Va’etchanan 5761

Copyright 2011 Neal Joseph Loevinger

Torah Portion: Va’etchanan

This d’var Torah was originally distributed by Kolel: The Adult Center for Jewish Learning during the year 5761 and can be found in its archives.

Va’etchanan (Deuteronomy 3:23-7:11)


Moshe continues to review the history of the Israelites from the time of their liberation from Egypt; he also repeatedly implores them to accept and faithfully follow the Torah, stressing its goodness and wisdom. Moshe warns the people not to worship any other god or power except the One God who gave them the Torah. Moshe then reiterates the Ten Commandments. The paragraph which we know as the first paragraph of the Shma forms part of Moshe’s long exhortation to the people. He wants them to keep faith with God after they enter the land, when Moshe himself will no longer be able to guide or instruct them.


“The Lord our God made a covenant with us at Horev. It was not with our fathers that the Lord made this covenant, but with us, with all of us who are alive here today. The Lord spoke to you face to face out of the fire on the mountain. At that time I stood between the Lord and you to declare to you the word of the Lord, because you were afraid of the fire and did not go up the mountain. And the Holy One said. . . ” (Deuteronomy 5:2-5))


Moshe recalls the giving of the Torah at Mount Sinai- here known by its other name, Horev. He reminds the people that the covenant at Sinai is binding not only upon the generation that witnessed it, but upon future generations as well- in the words of one contemporary theologian, it is a living covenant. Moshe also reminds the people of his role in the drama; he went to the top of the mountain to receive the tablets, and the people were only too happy that he went instead of them. (Cf. Exodus 20)


The plain meaning of our text is clear, although a bit different than the version in Exodus. Moshe was the one who went to the top of the mountain, and the people were afraid of God’s awesome Presence. In the plain reading of the story, Moshe’s standing “between” the people and God was a good thing, because the people felt overwhelmed by the experience and needed a leader.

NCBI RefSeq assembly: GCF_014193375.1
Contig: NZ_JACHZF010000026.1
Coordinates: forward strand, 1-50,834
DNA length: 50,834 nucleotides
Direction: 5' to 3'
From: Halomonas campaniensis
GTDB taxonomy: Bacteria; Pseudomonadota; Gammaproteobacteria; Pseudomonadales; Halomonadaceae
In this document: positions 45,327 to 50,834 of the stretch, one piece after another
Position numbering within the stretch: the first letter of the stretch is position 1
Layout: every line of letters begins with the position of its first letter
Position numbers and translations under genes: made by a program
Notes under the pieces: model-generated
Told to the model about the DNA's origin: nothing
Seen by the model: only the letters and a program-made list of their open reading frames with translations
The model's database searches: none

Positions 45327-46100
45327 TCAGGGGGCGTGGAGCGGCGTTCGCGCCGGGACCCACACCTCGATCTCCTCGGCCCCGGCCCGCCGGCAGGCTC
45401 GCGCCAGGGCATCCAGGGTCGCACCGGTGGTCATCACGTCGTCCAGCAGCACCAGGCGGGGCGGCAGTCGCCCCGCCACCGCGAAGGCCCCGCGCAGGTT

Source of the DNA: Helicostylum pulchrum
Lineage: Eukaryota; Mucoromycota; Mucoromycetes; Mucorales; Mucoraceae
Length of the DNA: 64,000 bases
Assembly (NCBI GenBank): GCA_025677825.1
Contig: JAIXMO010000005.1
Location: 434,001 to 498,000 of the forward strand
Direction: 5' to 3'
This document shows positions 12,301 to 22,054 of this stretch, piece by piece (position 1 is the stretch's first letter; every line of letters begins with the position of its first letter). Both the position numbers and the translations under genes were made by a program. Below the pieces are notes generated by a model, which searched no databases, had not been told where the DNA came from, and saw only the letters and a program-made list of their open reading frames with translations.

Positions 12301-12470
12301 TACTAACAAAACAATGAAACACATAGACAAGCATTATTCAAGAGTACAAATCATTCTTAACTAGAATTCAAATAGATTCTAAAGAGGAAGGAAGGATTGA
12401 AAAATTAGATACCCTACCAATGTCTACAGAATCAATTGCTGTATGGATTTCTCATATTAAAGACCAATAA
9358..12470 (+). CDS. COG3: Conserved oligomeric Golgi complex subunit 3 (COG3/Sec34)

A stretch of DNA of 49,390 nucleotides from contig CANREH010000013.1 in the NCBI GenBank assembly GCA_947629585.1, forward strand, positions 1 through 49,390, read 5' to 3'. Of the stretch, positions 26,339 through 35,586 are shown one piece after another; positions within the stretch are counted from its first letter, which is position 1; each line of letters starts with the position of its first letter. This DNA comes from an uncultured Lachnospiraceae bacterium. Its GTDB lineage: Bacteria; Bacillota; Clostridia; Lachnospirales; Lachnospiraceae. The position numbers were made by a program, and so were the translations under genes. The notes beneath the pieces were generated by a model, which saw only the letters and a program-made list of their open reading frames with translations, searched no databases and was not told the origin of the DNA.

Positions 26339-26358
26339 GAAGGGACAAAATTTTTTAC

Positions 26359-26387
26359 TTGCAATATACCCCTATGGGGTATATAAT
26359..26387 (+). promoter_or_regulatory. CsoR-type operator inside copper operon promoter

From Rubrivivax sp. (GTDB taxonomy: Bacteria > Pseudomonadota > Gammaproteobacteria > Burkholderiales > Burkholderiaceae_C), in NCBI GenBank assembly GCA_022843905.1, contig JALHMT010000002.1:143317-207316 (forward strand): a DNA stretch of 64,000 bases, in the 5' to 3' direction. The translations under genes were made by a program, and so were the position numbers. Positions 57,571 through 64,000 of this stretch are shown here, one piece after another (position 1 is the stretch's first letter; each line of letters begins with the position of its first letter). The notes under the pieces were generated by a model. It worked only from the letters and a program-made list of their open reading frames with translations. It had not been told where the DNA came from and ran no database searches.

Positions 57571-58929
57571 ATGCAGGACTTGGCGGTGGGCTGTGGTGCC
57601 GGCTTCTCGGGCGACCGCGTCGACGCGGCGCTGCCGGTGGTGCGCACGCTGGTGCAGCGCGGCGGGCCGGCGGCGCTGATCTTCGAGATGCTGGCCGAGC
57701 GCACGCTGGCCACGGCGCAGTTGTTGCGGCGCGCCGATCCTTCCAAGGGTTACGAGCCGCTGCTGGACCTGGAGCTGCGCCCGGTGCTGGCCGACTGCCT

So far, so good. An entirely different reading of the text reads the words “I stood between the Lord and you” as referring not to Moshe, but to the “I,” or egocentric self, as what comes “between” a person and God:

    “I stood between the Lord and you. . . ” It is this “I” of a person that is the barrier dividing a human and her Creator. Any time one dwells too much on “I” it is hard to draw close to the Sacred. (From Itturei Torah, credited to “Hassidic texts,” translation mine.)

I don’t think this text is saying that one should lose all self-identity in one’s religious quest, nor is it about losing one’s sense of individuality while dissolved in a mystic vision. Rather, I think this text points out that an essential aspect of religious growth is learning to see beyond one’s own immediate desires and needs- perhaps learning to put others first, and delaying the gratification of one’s personal wants. This can also include acquiring spiritual or ritual discipline, even at the price of our usual entertainments and distractions. After all, every hours spent studying a sacred text is an hour one is not watching TV or going to the movies.

At the very least, religion teaches that others have a claim on our moral attention- sharing our bread with the hungry or our our clothes with the naked sometimes means that our instinctive, childlike desire to have MORE of everything needs to be subordinated to our sense of obligation and justice. The laws of Judaism, in particular, are very often limitations on our natural appetites, informing what we do with sex, food, clothing, money, houses, and even words. It’s hard to grow in these areas when our own desires- the “I” of our midrash- is always first on the list of considerations.

Conversely, one widens the scope of one’s spirituality with the realization that it’s more important to be grateful than gourmet, or that money can be a means to the performance of mitzvot. It’s important to remember that restraint or selflessness is not an end in itself, but part of removing the “barriers” we feel in the spiritual life. The goal is not restraint, but a joyful life lived in the Holy Presence.

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